More than a decade after the service began, the RAC Rescue helicopter has gone from strength to strength, reports Virginia Millen.

11 September 2014

More than a decade after the service began, the RAC Rescue helicopter has gone from strength to strength, reports Virginia Millen.

The RAC Rescue helicopter is Western Australia’s only dedicated 24-hour air ambulance helicopter delivering vital search and rescue and critical care medical services 24 hours a day, every day of the year.

Managed by the Department of Fire and Emergency Services and funded by the state government, with sponsorship from the RAC, the helicopter and its crew have saved hundreds of lives during its 10  years of service.

Since its inception, the RAC Rescue helicopter team has included the helicopter and flight crews supplied by contractor CHC Helicopters, with aviation-trained critical care paramedics seconded from St John Ambulance. Base manager and pilot Andy Greenall has worked for the service since it began.

“More than 10 years ago, the Western Australian Government identified a need for a dedicated emergency rescue helicopter service. Prior to that, there was a service of sorts, but not one dedicated as a rescue and air ambulance helicopter,” says Mr Greenall.
With an operating range of 200 kilometres from Perth, the service covers 90 per cent of WA’s population and can be airborne within 15 minutes of receiving an incident call. In exceptional circumstances it may even operate beyond that 200-kilometre range.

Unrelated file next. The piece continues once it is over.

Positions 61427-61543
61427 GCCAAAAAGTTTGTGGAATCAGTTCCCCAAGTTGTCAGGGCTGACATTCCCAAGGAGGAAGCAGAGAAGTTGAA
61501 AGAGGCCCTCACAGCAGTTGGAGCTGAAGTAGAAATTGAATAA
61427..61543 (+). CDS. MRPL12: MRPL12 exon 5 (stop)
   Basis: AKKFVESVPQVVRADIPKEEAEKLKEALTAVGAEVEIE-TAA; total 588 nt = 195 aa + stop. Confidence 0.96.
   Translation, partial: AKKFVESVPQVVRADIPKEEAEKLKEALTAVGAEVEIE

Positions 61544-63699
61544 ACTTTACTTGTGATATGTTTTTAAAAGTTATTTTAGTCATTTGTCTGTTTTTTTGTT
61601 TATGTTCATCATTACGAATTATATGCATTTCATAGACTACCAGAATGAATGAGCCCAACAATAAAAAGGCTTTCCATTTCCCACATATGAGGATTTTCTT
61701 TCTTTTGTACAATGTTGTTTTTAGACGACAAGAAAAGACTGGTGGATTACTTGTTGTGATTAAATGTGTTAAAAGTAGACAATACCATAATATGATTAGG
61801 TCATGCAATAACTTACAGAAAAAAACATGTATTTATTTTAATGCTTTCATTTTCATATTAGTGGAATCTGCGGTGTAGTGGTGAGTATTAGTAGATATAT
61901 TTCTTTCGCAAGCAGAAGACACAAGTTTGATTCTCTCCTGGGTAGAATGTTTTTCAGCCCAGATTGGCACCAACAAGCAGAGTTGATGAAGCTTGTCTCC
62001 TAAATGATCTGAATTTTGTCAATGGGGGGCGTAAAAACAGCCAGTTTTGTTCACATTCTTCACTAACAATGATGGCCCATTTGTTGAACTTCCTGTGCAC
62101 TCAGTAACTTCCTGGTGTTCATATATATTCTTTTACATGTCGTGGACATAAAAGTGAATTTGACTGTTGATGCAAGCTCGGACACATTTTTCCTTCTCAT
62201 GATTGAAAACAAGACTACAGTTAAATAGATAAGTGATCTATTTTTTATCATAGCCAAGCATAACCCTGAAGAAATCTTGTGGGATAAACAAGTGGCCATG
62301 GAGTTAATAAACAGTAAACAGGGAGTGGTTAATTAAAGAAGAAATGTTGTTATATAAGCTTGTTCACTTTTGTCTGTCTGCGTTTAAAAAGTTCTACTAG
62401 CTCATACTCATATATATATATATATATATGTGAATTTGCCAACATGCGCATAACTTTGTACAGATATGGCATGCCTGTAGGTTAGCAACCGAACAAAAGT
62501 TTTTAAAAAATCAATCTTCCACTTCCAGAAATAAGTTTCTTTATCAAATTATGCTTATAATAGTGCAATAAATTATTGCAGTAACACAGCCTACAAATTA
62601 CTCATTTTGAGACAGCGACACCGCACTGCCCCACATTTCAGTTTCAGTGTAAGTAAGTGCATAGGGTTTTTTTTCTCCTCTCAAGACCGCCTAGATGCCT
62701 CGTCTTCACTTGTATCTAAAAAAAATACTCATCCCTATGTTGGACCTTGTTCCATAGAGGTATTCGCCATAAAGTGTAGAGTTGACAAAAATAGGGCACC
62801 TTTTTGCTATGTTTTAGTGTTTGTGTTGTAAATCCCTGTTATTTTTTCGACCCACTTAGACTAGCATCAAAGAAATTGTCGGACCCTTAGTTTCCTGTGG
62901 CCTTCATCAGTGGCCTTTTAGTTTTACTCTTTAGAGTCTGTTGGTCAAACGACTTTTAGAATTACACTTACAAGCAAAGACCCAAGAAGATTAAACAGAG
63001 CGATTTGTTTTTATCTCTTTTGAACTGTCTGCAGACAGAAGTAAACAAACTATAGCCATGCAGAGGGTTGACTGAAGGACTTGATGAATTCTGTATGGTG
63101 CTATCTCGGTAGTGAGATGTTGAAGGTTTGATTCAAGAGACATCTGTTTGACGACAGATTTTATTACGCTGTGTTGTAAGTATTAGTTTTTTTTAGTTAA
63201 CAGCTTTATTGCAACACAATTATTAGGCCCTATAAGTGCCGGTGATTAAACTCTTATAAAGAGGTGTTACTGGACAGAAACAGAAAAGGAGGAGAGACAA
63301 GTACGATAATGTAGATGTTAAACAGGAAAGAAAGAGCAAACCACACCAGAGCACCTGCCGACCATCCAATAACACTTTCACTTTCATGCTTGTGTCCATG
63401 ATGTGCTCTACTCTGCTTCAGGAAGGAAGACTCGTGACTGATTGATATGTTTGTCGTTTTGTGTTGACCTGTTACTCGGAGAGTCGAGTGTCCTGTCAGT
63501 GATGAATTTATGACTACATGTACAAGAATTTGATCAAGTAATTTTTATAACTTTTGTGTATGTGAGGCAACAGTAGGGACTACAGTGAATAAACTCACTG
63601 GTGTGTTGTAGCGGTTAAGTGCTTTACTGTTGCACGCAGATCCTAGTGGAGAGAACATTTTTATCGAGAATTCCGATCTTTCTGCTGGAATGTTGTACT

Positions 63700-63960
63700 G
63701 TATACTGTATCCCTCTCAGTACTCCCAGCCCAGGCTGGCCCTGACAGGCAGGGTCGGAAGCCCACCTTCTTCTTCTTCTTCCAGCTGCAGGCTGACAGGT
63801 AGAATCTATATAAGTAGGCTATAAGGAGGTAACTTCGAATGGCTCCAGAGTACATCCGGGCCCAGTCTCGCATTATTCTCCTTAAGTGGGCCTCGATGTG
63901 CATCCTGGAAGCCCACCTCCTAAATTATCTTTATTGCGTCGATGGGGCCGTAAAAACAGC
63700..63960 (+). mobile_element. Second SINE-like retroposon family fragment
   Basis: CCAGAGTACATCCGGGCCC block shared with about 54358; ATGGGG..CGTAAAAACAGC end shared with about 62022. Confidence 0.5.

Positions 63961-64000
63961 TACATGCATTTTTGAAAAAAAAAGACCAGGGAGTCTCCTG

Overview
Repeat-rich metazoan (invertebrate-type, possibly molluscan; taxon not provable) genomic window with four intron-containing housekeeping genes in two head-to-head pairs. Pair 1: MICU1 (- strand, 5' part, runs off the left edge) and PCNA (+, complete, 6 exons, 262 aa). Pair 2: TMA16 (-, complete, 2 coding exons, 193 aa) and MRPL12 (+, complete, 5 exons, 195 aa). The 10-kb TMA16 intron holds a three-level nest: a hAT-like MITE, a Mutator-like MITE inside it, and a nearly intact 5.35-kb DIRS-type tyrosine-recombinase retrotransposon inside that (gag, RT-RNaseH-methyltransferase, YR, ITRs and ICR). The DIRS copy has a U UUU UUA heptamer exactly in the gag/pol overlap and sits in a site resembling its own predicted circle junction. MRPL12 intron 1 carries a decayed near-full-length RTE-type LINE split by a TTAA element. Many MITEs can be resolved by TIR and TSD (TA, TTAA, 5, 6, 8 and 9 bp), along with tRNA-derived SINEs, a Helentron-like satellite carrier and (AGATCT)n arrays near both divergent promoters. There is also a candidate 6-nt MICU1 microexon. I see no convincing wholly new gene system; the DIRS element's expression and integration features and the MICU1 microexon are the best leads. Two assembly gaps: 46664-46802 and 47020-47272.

Mr Greenall says the biggest change to the way the helicopter has been used during its 10 years of service is the frequency with which it is dispatched. In its first year of service it undertook just 164 missions.

Since December 2003 it has undertaken more than 3700 missions. Last year saw the highest number of missions ever recorded in a single year, with the helicopter undertaking 510 missions, the first time in the service’s history that more  than 500 missions were flown in a year.

Based at Jandakot airport, on the southern side of Perth, the service undertakes three types of missions:

  • Primary missions involve flying critical-care specialists straight to the scene of an incident, including car and motorcycle crashes, and then transporting the injured directly to hospital;
  • The helicopter’s secondary role is to provide essential hospital transfers; and
  • Its search and rescue role can include searching for missing people, maritime operations in support of the Australian Maritime Safety Authority, or attending cliffš or sea rescues.
The challenges

Mr Greenall says some of the most challenging missions are the ones where the weather is inclement or night is falling.

“Moving platforms, such as boats, are always fairly hard work, especially if the conditions aren’t good, if there’s poor weather or it’s getting close to dark,” he says.

“Going out and trying to find lone walkers is another challenge,” he says. On one mission, Mr Greenall, the pilot and his crew, an air-crewman and a St John Ambulance critical care paramedic, who is also trained as rescue crewman, had to lower a winch in the dark to rescue a walker, who was suffšering from exposure and heart problems.

“It was a good all-round crew operation because it involved all of us in dišfferent aspects,” he says.

RAC Sponsorship Manager Carina Lauder says the RAC is committed to ensuring the emergency rescue helicopter service will continue its vital role in the West Australian community.

“The service is a prime example of our commitment to assisting people in times of need,” she says.

“RAC Rescue is at the core of what the RAC stands for in terms of helping West Australians.”